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Gov. Brian Sandoval, Sen. Dean Heller and Nevada Department of Veterans Services Director Kat Miller at the groundbreaking for the Northern Nevada Veterans Home in Sparks on July 17, 2017. Photo Courtesy Shannon Litz / Nevada Governor's Office.

Seeking to blunt criticism of Rep. Jacky Rosen, a progressive opposition research firm found that Sen. Dean Heller had also missed a vote as a House member on legislation that helped veterans deal with the medical issues associated with exposure to Agent Orange.

The conservative group One Nation, which was launched by Karl Rove in 2015 and is aligned with Senate Republican Leader Mitch McConnell, this week unveiled an ad running in Las Vegas that painted Rosen, a Democrat who is running for Senate against Heller, as insensitive to those ailing veterans after she missed a vote in June on a bill designed to help them.

"In case you needed more proof that wealthy special interests will say anything to help keep Heller in their pocket, Heller has missed a vote on the exact same issue his allies are attacking his opponent on,” said Joshua Karp, a spokesman for American Bridge 21st Century. “These guys are desperate and will say anything to score partisan points, even if it means playing politics with our veterans."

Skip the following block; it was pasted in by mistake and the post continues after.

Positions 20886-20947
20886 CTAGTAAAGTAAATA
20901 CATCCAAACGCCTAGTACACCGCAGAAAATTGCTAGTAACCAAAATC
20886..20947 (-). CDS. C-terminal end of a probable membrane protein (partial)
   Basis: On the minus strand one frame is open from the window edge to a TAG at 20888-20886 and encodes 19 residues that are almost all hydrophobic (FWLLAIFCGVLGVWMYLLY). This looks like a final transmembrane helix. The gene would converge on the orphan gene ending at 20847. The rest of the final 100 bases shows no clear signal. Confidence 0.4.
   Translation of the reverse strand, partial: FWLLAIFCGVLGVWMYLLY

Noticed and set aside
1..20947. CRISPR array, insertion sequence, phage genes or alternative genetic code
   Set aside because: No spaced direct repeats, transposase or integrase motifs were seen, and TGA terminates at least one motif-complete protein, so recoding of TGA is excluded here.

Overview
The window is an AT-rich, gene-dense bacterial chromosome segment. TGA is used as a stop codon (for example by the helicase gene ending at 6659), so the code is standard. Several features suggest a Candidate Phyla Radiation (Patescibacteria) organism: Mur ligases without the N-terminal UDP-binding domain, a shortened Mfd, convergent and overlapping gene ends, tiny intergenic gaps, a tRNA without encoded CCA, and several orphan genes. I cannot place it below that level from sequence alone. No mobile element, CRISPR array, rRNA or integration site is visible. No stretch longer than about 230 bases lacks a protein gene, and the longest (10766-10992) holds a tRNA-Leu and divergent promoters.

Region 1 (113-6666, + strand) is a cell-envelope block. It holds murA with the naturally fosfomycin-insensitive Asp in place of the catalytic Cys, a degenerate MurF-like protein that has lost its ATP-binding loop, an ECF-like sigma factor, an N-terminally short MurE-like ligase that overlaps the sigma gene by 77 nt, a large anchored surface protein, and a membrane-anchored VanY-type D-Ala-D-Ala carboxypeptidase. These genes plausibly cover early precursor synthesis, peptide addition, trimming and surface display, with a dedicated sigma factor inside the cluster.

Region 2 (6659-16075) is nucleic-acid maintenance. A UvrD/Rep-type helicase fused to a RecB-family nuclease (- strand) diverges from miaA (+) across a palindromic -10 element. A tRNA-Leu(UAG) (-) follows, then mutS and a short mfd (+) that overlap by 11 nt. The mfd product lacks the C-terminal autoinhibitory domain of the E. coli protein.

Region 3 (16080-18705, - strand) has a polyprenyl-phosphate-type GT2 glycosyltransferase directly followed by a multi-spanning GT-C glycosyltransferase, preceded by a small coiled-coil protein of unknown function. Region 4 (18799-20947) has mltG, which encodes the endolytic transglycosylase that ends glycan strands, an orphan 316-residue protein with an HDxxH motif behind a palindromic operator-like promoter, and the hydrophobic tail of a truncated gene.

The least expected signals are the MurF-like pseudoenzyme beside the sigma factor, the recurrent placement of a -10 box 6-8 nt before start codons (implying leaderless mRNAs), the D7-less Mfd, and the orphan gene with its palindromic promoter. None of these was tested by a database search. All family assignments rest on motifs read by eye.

Representatives from One Nation and Heller’s Senate campaign declined to comment.

American Bridge pointed to a vote on July 27, 2010, that Heller, a Republican, missed while serving in the House. The chamber approved a supplemental spending bill that funded the surge of troops in Afghanistan and $13.4 billion to provide additional benefits for veterans exposed to Agent Orange in Vietnam. Heller missed all six votes on that day.

The reason: Heller attended the funeral of former Gov. Kenny Guinn, which was held in Las Vegas on the same day.

Vietnam veterans are an important constituency in the state because of their numbers and because any problems they suffer also can affect their spouses and offspring. More than 40 percent of the state’s 200,000 veterans are 65 or older, and of that cohort, more than 30 percent served in Vietnam, according to the U.S. Census Bureau.

The measure Rosen did not vote on would extend medical benefits to Navy veterans who spent their tours of duty along the coastlines of Vietnam to treat Agent Orange-related illnesses. The legislation passed the House with an overwhelming 382-0 vote and now awaits action by the Senate. Some 45 members didn’t vote.

Rosen was at the U.S. southwest border the day of the vote to gather information about children separated from their parents under President Donald Trump’s now-suspended family-separation policy. Her campaign released an ad shortly after the visit.

Rosen’s campaign dismissed the allegation, saying that she had been an early supporter of the measure.

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